paper trail

The “Paris Review” announces its new editor; Gayle King interviews Abby Phillip

Emily Stokes. Photo: Taryn Simon.

The Paris Review has named Emily Stokes as its new editor. Stokes has previously been an editor of the New Yorker, T: The New York Times Style Magazine, Harper’s Magazine, and the Financial Times. She is taking over for Emily Nemens, who resigned recently to work on her fiction. Stokes said in a statement on the magazine’s website: “After a year in which we have been alone and driven mad by the news, the Review’s mandate, to publish ‘the good writers and good poets, the non-drumbeaters and the non-axe-grinders,’ is a timely calling.”

In the New York Times, Ben Smith profiles Ibram X. Kendi and covers Kendi’s partnership with the Boston Globe and Boston University on The Emancipator, a new online publication that takes up the mantle of nineteenth-century abolitionist newspapers. Bina Venkataraman, the editor of the Globe’s opinion page, stressed the urgency of the cause in an interview: “If you don’t have people agitating for urgent change, it becomes easy to just turn to other problems.”

On Chris Hayes’s Why Is This Happening? podcast, Alec MacGillis talks about his new book Fulfillment: Winning and Losing in One-Click America about the rise of Amazon and its effect on inequality. In the spring issue of Bookforum, Alex Press reviewed Fulfillment, writing about the lengths that city governments went to try to land Amazon’s new headquarters: “Sure, everyone already knew Amazon was powerful, but this was different: a corporate entity told politicians to jump, and they asked ‘How high?’”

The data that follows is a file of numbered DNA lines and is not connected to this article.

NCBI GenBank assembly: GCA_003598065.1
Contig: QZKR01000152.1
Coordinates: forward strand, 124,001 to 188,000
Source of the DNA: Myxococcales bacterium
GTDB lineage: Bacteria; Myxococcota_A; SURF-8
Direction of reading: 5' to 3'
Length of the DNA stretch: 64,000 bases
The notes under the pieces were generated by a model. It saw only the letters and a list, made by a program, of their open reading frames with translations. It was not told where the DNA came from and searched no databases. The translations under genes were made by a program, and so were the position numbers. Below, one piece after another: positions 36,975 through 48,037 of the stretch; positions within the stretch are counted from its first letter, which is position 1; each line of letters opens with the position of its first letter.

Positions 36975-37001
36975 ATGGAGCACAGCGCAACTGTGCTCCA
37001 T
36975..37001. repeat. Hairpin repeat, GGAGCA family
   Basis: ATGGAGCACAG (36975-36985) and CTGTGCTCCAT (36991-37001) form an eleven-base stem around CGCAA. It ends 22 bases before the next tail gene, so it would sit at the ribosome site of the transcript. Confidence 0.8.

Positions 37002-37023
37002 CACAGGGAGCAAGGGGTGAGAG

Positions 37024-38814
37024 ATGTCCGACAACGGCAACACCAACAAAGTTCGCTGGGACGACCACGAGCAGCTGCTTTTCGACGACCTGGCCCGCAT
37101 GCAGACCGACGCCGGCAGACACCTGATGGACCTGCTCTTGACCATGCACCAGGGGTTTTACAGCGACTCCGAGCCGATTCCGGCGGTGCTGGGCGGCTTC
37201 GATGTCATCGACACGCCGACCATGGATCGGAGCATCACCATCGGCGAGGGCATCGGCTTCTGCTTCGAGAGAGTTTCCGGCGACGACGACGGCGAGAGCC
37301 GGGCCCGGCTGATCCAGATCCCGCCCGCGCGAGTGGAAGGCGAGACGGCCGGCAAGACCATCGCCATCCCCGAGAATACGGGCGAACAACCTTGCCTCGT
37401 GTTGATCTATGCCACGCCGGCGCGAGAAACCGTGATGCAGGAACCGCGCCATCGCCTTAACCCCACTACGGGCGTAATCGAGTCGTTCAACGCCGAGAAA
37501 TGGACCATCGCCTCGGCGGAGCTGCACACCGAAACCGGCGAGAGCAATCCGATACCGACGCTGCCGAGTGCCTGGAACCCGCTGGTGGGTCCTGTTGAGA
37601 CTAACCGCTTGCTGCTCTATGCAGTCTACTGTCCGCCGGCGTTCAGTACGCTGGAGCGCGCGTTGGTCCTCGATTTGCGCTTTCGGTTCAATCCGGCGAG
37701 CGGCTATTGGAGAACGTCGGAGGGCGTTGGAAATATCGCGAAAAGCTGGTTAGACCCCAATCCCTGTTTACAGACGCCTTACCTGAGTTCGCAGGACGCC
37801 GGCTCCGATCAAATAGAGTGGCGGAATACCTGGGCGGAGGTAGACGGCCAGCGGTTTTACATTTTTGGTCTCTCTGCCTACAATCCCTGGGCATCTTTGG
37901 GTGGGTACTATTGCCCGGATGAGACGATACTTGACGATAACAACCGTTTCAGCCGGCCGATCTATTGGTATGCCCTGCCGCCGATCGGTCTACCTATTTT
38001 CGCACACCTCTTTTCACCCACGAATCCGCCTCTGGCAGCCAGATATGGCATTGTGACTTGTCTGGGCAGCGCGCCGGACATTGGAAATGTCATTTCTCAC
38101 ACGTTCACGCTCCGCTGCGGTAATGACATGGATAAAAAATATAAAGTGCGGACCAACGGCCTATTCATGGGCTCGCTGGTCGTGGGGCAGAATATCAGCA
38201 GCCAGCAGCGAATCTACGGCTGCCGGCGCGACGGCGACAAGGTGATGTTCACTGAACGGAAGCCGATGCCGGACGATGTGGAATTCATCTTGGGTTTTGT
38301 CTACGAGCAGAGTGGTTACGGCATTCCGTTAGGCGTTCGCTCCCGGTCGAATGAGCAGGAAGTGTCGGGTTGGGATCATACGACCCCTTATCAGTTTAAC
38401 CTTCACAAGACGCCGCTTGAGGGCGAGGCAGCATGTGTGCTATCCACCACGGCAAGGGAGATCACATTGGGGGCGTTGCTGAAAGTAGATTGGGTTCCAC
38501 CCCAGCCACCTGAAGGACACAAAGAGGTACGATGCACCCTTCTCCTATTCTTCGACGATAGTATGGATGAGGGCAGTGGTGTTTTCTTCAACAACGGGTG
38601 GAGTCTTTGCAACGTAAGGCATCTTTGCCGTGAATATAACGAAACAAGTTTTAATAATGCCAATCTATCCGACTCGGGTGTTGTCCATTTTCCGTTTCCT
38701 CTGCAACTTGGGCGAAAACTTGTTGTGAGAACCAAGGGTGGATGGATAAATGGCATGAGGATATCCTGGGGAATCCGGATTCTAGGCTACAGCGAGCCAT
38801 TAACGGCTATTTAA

The Times has announced its new class of newsroom fellows. The third Times Fellowship group has thirty-three members representing seventeen US states, Puerto Rico, England, and Vietnam.

At The Cut, Gayle King talks to the cover star of the new issue, Abby Phillip. Phillip is a journalist with a new show on CNN, Inside Politics, and a forthcoming book about Jesse Jackson’s presidential runs. She discusses with King the lessons of 2020, covering politics in the Trump era, and her approach to television reporting. Phillip told King that one of the big takeaways from last year is that newsrooms need to rethink what kind of stories get called “special interest”: “Journalism, particularly political journalism, has never treated communities of color as deserving of the same level of attention and coverage as they do white communities.”

Next Tuesday, March 30, McNally Jackson hosts Yanna Cassell, Nayereh Doosti, Roxana Robinson, Zak Salih, and Marco Yan at an issue-release event for Epiphany magazine.